Most Fortune 100 Companies Neglect Faith-Friendly Workplace Initiatives
3 Feb, 2020
A new annual ranking of Fortune 100 companies shows many fail to include faith and religion as part of corporate diversity initiatives. The Religious Freedom & Business Foundation's new Corporate Religious Equity, Diversity and Inclusion (REDI) Index, released today, gives high marks to major companies like Google/Alphabet, Tyson Foods, and Intel for taking steps to recognize the importance of faith in the lives of employees.
The REDI Index establishes a new benchmark for annual assessment of the state of corporate America's inclusion of religion as an integral part of its diversity initiatives. Despite a positive faith-friendly trend emerging in a number of major corporations, the REDI Index also exposed striking shortfalls among Fortune 100 companies. Most companies on the list continue to overlook religious inclusion in favor of prioritizing other important diversity classifications such as race, sexual orientation, disability, and others.
"Companies scoring well on the REDI Index are using a variety of innovative programs to make faith expressions more welcome in the workplace, creating a more inclusive environment," said Dr. Brian Grim, President of the Religious Freedom & Business Foundation. The Foundation is the leading global authority on issues surrounding how faith contributes to global business and economic success.
Each of the top ten companies encourage respectful religious expression in the workplace ranging from the development of faith-based Employee Resource Groups to having corporate chaplains. The top ten companies in the 2020 REDI Index raking are:
2. Intel (tie)
2. Tyson Foods (tie)
5. American Airlines (tie)
5. Facebook (tie)
9. American Express (tie)
9. Goldman Sachs (tie)
Alphabet/Google scored highest on the 2020 REDI Index because of the number and diversity of faith- and belief-based Employee Resource Groups (ERGs) mentioned on the company's website. Google has established an Inter Belief Network (IBN) that aims to create a culture of inclusion, tolerance, and mutual understanding at the company. IBN consists of multiple member chapters representing specific communities of interest, including but not limited to Buddhists, Christians, Jewglers [Google's term], and Muslims. Google's IBN also aims to ensure that the voices of belief-based communities are represented in Google's products.
Tied for second in the ranking, Tyson Foods openly welcomes what they call "the whole person," when it comes to matters of faith, even fully including those who don't identify as "religious." The company has ninety-eight dedicated chaplains that can provide compassionate pastoral care to team members and their families, no matter what their religious affiliation or beliefs.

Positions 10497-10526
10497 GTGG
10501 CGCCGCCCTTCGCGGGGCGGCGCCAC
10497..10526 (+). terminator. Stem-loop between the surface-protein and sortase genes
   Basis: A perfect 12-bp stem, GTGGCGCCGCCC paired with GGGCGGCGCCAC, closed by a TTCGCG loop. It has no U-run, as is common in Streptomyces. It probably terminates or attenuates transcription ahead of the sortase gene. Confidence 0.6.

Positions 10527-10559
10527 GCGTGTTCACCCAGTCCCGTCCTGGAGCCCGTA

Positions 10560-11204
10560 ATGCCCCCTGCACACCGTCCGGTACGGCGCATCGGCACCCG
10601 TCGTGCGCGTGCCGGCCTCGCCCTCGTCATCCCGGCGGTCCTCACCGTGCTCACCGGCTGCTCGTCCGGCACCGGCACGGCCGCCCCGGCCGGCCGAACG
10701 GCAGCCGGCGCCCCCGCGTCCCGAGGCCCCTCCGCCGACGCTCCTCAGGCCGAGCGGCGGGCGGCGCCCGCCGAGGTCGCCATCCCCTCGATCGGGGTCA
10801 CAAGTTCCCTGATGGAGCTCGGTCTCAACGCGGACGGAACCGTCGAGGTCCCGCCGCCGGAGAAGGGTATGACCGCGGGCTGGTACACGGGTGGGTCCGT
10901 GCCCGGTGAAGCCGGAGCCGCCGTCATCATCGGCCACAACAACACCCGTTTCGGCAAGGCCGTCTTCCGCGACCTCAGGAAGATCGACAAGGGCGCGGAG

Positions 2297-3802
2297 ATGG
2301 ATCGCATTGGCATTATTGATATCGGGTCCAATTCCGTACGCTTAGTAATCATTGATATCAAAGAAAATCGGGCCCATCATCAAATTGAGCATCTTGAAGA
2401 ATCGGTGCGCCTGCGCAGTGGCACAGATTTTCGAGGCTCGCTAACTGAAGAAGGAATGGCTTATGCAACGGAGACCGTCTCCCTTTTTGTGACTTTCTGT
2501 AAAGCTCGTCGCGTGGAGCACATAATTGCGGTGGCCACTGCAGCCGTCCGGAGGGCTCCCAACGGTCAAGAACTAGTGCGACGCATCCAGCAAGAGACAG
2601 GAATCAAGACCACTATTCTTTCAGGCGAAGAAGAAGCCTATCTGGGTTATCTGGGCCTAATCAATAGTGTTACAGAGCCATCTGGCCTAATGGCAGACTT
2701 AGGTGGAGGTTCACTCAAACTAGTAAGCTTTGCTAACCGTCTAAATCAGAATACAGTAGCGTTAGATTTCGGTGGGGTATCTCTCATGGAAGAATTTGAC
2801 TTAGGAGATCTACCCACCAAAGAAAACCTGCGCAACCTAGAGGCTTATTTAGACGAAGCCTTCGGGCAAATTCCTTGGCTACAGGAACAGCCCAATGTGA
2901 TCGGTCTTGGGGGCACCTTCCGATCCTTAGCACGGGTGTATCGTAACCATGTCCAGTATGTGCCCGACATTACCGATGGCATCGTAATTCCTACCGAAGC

While some of the biggest brands have begun recognizing that respect for faith expression is vital to recruitment, retention and creating a productive work environment, the majority of Fortune 100 companies have yet to account for the value of faith-friendly workplaces. The REDI Index revealed that outside of the top ten, many Fortune 100 companies fail to include religion as compared to other major identity categories: race/ethnicity, women/gender, sexual orientation, veterans/military, dis/ability, age, and family. "With religious affiliation and diversity continuing to grow world-wide between now and 2050, companies that fail to understand the value of a religiously inclusive workplace are increasingly at a competitive disadvantage," stated Grim.
REDI Index Top Line Findings include:
•57 of the Fortune 100's diversity landing pages fail to make a single mention of faith or religion.
•Race or Ethnic Diversity is mentioned more than 1000 times across company public platforms, but religion only 92.
•Fewer than 1-in-5 (18-percent) of companies mention having faith-related Employee Resource Groups (ERGs)
•Of 775 ERGs touted by companies, only 5% are related to faith, interfaith, religion or specific religions
•Companies that include faith in diversity programs are overall more inclusive, including LGBTQ inclusion
"Failing to foster religious inclusion can be costly. In 2017, there was a $25 million court finding against Hilton for not reasonably accommodating the religious needs of a dishwasher. A high-profile Supreme Court decision was also rendered against Abercrombie & Fitch for putting their 'looks policy' above religious nondiscrimination. Going beyond the minimum legal requirements, employers are increasingly promoting religious diversity and inclusion in order to strengthen employee recruitment and retention," Grim said.
"While companies still have a long way to go to be faith-friendly, with major brands like Walmart, Salesforce, PayPal and others also starting to make this a priority, we are at a tipping point at which we will very likely see greater momentum on this issue in the near future. That's a great thing for business, especially because it means better, more inclusive workplaces for employees," said Grim.
The full study, including its methodology and the rankings of all Fortune 100 companies can be found at: https://religiousfreedomandbusiness.org/redi.
Next month, the Religious Freedom & Business Foundation in conjunction with the Busch School of Business at Catholic University will hold a groundbreaking conference in Washington DC, "Bringing Your Faith to Work," for employees and executives to discuss the importance of corporate programs that foster religious inclusion. It will feature executives and members of faith-oriented Employee Resource Groups (ERGs) sharing best practices, challenges and opportunities.
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